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ATV Safety Card

Oregon requires safety education for people operating ATVs on public land. A free online ATV safety education course is available online at www.rideATVOregon.org

The online course is designed to teach you about Oregon Laws, Safety riding practices and environmental awareness. You can print a 30-day temporary card and a permanent one will be mailed to you.

Out-of-state residents, who do not have a similar card in their state, need to get the Oregon ATV Safety Education Card.

Youth under the age of 16 need to complete a hands-on course in addition to the online course within 6 months.

Class I (quad, 3-wheelers) – ATV Safety Education Card required for all ages.

Class II (sand rail, trucks, SUVs) – Valid state-issued Driver’s License or Instruction Driver Permit required.

Class III (off-road motorcycle) – ATV Safety Education Card required for all ages.

Class IV (side by side) – Valid state-issued Driver’s License or Instruction Driver Permit. If under 16, an ATV Safety Education Card required unless they have Instruction Driver Permit.

If you are renting an ATV, you get a 30-day temporary card from the rental agency after reading and signing an ATV Rental Safety Checklist.  Getting your free, permanent ATV Safety Education Card now may save you time at the rental agency.

Operators with a suspended or revoked driver’s license may not operate any ATV

For those age 16 and over

Take the free online course, available at www.RideATVOregon.org

For those under age 16

Youth under age 16 must complete two-steps in order to obtain an ATV Safety Education Card.

Step one is to take an approved online course. Once the online course is complete, the youth will receive an “Instructional Permit” that is good for 180-days so the youth can get riding experience and familiarity with the vehicle under the supervision of a parent or guardian. The youth can then proceed to step two which is to take a hands-on training or evaluation course. Note that the youth must have their 11-digit ATV Safety Education Card number to take a hands-on course.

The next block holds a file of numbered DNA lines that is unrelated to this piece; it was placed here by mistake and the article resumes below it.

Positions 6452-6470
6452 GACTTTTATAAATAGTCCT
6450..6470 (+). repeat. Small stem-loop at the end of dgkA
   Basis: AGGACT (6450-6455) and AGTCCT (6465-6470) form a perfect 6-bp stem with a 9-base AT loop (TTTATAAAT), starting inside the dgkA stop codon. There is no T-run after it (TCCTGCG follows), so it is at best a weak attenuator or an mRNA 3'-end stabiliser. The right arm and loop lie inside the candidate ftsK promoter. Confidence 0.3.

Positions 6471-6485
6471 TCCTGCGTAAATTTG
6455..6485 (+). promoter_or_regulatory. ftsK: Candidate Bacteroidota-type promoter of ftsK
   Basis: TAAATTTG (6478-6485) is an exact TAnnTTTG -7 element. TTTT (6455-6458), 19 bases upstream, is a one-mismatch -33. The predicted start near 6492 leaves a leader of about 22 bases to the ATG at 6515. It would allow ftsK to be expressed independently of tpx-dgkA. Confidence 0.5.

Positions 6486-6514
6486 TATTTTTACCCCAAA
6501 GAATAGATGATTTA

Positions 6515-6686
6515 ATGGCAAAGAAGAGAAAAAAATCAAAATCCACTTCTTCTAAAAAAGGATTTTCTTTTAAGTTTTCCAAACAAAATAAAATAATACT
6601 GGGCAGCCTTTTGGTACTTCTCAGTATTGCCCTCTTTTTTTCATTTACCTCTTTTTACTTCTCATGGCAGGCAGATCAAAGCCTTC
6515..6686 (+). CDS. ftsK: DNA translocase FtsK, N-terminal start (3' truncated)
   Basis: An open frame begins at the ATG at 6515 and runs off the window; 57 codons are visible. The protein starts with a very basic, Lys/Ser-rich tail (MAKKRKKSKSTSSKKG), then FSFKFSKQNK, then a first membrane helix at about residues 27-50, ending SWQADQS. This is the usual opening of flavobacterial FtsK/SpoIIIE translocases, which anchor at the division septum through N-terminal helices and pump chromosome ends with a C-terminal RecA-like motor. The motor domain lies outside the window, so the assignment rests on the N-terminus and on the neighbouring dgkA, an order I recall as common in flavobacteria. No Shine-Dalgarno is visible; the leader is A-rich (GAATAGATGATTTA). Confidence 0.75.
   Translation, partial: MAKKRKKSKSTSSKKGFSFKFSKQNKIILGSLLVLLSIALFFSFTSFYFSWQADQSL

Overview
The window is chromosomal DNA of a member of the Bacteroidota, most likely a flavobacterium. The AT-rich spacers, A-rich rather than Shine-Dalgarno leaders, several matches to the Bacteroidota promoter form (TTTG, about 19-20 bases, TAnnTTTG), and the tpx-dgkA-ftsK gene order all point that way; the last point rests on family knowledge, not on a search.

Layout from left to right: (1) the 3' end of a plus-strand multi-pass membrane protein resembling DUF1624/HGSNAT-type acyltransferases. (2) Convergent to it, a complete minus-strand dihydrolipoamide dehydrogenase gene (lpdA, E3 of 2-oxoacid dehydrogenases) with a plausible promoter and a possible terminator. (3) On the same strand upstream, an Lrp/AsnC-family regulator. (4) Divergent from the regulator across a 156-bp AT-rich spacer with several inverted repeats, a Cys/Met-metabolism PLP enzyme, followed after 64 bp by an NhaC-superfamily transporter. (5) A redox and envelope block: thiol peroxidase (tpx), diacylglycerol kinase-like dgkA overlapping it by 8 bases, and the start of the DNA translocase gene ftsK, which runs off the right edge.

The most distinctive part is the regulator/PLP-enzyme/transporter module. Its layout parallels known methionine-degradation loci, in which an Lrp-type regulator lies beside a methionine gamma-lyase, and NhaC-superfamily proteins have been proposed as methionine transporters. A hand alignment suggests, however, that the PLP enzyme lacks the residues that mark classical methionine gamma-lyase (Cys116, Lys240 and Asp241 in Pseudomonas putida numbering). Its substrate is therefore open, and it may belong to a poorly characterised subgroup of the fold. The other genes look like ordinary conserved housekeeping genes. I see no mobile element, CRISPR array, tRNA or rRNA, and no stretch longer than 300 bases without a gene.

• Step One – Take the online course:

    Free online course through the State of Oregon www.RideATVOregon.org

  • Step Two – Take a Hands-on Course

Once the youth has completed an approved online course, the youth will be given an “Instructional Permit” containing an 11-digit ATV Safety Education Card number. After the youth has gained some riding experience and is familiar with the vehicle, it’s now time to find a hands-on course.  

Note: Hands-on Evaluation courses assess the skills of an operator who feels they have experience while Hands-on Training courses assume no previous experience or skill.

Visit our Hands-on Course Locator for available courses in your area. The average travel time to a hands-on course location is typically 1 to 2 hours. We do our best provide opportunities throughout the state. Note that course availability diminishes greatly during the late fall and winter months.

Hands-on Evaluation Courses

Hands-on Training Courses

  • Class I (quad) and Class IV (side by side)
    OSU/4-H
    – Oregon ATV Safety Youth Rider Endorsement Program www.oregonatvsafety.com

  • Class I (quad) only
    ATV Safety Institute (ASI) www.atvsafety.org
    Please note new ATV Safety Institute (ASI) hands-on training course prerequisite. In addition to taking an Oregon approved online course (such as www.rideatvoregon.org) the student must also successfully complete ASI’s ATV E-Course prior to taking an ASI hands-on training course.  The ASI E-Course requirement does not pertain to other hands-on training providers, only ASI.